We are given hope, raised to a much greater hope than we have ever known.  Before coming to know this hope, we had our minds on other inheritances, we wanted and sought in a variety of ways, the respect, the love and the honor of other people.  We sought things that enhanced these  for us, we wanted more than anything else, to be seen as successful, great, and worthy of these things from others.  Many of us envisioned the “blessed life” the “good life” as being one of independence, one of finding peace and security in our own greatness, ingenuity and character.  We are learning now, the blessed life is one of meekness and dependence on God.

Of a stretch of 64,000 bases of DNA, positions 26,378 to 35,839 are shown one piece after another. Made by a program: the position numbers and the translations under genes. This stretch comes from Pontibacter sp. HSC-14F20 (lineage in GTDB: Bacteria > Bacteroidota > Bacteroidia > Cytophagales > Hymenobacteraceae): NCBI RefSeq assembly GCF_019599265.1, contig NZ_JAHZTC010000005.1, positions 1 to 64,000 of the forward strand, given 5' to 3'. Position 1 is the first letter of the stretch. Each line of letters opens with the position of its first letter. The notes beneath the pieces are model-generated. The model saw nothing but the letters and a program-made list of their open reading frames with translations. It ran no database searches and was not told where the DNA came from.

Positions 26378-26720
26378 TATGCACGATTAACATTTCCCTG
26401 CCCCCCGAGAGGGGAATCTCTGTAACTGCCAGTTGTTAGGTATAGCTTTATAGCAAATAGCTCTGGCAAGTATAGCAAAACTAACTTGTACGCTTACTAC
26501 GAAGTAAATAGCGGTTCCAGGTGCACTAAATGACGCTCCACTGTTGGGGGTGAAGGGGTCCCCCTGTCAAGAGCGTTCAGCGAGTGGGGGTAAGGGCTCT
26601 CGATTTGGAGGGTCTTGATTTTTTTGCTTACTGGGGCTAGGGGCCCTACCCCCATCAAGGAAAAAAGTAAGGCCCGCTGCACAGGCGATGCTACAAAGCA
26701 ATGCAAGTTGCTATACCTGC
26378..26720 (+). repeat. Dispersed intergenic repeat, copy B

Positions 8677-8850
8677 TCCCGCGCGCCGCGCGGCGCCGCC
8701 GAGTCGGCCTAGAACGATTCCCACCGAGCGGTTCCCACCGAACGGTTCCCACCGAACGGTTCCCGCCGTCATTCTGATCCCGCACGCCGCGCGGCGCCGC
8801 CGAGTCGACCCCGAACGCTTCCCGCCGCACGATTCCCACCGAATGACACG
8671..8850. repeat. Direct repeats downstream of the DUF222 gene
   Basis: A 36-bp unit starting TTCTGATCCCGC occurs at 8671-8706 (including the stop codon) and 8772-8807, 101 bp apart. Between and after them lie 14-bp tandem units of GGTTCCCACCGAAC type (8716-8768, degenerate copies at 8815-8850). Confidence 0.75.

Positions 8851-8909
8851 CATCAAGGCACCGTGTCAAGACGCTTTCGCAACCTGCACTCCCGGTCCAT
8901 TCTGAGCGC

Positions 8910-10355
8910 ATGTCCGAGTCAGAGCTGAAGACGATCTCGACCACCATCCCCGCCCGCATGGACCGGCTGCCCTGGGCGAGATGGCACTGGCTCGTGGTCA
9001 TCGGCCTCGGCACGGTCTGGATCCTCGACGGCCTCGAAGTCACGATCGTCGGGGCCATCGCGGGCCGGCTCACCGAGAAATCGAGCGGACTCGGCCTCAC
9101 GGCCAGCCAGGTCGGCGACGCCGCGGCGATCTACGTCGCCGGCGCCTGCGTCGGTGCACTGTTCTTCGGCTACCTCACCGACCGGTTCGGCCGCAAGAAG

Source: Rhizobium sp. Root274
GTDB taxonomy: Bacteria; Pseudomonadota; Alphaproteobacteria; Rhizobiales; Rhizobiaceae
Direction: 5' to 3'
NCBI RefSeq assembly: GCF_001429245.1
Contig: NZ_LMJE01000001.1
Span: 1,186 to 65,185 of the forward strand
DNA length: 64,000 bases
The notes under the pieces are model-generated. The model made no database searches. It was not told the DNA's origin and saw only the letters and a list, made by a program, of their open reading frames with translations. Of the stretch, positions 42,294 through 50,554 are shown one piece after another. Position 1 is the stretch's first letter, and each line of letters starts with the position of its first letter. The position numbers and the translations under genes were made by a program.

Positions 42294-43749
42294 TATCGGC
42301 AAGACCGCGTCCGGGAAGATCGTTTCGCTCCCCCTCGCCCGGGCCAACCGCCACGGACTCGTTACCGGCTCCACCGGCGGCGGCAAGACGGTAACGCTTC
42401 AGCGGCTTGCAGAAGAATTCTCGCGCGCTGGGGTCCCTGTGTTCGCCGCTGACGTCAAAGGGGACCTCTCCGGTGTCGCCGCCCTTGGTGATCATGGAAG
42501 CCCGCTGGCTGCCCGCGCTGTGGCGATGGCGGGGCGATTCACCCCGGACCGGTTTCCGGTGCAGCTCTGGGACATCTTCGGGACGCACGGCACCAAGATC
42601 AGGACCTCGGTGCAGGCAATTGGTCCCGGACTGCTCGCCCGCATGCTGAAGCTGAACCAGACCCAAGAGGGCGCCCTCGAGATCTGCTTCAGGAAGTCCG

God came to this earth, lowly and meek.  The hope He gives us which replaces our former hopes to varying degrees, and I hope great degrees is to an incorruptible and undefiled inheritance.  This inheritance doesn’t fade away as the spindle of our lives run out. This is a hope which grows stronger year after year, decade after decade.  He has reserved the best for last, reserving for us a place with Him in heaven.  He himself guards this hope within us.  We are guarded by this merciful and loving God, through His power.  He gives, renews and revives our faith in Him.  He sustains and grows the perfect seed within us, though it resides along side our remaining sin.  This remaining sin that we grow to hate, believe and pray against.